Children and energy-dense foods – parents, peers, acceptability or advertising?

Liudmila Tarabashkina, Pascale G. Quester, Roberta Crouch

Research output: Contribution to journalArticle

2 Citations (Scopus)

Abstract

Studies to date have focused on one or very few factors, rather than exploring a host of influences associated with children’s consumption of energy-dense foods. This is surprising as multiple agents are relevant to children’s food consumer socialisation (parents, peers, social norms, and food advertising). This study addresses these gaps and offers the first comprehensive empirical assessment of a wide cluster of variables. Design/methodology/approach: A cross-sectional study was undertaken with children aged 7 to 13 years and their parents/main carers, collecting family metrics from parents and data directly from children. Structural Equation Modelling was used to estimate a series of interdependence relationships in four steps, revealing the increased explained variance in children’s consumption of energy-dense foods. Findings: The inclusion of multiple potential factors increased the percentage of explained variance in children’s consumption of energy-dense foods. The models explicate which factors relate to frequent consumption in children, and also clarify various indirect influences on children through parents. Originality/value: For the first time, a wider range of variables was integrated to maximise the percentage of explained variance in children’s behaviour, providing policy makers and social marketers with novel insights regarding areas that need to be prioritised for consumer education. Both direct and indirect relationships were assessed. Data were collected from parents and their children to provide an original methodological contribution and richer data for investigation. © Emerald Publishing Limited 2017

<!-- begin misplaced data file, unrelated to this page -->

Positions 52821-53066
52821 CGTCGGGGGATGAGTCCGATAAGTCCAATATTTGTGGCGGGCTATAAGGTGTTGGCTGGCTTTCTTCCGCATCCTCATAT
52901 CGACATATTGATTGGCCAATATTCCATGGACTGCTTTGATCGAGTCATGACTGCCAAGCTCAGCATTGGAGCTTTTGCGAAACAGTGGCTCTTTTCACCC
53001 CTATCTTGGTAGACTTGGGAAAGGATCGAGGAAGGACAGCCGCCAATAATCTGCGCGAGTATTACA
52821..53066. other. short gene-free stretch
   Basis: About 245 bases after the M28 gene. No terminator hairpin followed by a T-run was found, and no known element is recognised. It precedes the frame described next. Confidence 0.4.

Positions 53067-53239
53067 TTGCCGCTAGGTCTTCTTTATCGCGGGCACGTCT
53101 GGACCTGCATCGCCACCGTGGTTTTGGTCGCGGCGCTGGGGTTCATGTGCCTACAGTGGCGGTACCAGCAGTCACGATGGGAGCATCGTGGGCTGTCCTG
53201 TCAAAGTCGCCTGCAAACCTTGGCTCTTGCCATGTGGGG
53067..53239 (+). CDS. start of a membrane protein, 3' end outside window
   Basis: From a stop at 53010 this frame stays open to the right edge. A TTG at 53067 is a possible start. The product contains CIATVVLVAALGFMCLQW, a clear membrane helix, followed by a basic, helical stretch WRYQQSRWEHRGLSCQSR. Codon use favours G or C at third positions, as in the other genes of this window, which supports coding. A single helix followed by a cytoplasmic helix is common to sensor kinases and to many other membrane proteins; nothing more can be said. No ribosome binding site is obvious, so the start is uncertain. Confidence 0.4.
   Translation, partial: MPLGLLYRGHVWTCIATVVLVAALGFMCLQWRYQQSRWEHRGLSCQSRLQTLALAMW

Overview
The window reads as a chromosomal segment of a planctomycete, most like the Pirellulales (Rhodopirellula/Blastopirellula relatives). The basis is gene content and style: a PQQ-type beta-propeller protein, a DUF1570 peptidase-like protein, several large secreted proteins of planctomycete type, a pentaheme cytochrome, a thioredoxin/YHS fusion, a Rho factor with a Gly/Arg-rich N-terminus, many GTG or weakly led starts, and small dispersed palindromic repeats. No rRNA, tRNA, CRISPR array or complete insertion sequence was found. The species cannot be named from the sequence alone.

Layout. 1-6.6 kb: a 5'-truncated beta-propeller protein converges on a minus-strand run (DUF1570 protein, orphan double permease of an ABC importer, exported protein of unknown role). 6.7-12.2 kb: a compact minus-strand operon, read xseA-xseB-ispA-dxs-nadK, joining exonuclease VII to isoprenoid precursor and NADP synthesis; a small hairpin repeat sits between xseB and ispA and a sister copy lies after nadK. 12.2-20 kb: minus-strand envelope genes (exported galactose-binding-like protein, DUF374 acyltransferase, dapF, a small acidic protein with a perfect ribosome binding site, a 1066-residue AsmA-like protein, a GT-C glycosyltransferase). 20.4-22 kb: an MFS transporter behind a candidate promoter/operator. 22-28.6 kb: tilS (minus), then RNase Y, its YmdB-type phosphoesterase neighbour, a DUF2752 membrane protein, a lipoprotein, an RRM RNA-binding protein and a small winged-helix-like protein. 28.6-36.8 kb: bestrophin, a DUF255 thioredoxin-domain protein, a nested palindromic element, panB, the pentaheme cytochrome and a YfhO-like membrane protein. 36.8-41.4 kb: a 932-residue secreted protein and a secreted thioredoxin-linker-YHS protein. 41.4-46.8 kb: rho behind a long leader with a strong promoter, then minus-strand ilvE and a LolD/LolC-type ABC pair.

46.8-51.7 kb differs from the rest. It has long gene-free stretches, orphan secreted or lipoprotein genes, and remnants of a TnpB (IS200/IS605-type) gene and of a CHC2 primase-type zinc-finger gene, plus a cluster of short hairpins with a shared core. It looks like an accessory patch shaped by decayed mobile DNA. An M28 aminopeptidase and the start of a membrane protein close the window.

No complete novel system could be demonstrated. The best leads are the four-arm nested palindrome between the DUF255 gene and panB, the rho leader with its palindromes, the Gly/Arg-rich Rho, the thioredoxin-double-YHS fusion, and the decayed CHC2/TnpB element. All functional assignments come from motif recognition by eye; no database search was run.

Original languageEnglish
Pages (from-to)1669-1694
JournalEuropean Journal of Marketing
Volume51
Issue number9-10
DOIs
Publication statusPublished - 2017
Externally publishedYes

Fingerprint

Peers
Food
Acceptability
Energy
Factors
Multiple agents
Structural equation modeling
Politicians
Consumer socialization
Integrated
Carers
Cross-sectional studies
Marketers
Social norms
Interdependence
Inclusion
Education
Design methodology

Cite this

Tarabashkina, Liudmila ; Quester, Pascale G. ; Crouch, Roberta . / Children and energy-dense foods – parents, peers, acceptability or advertising?. In: European Journal of Marketing. 2017 ; Vol. 51, No. 9-10. pp. 1669-1694.
@article{60c635b5f2374adf972cc6776a4dd35f,
title = "Children and energy-dense foods – parents, peers, acceptability or advertising?",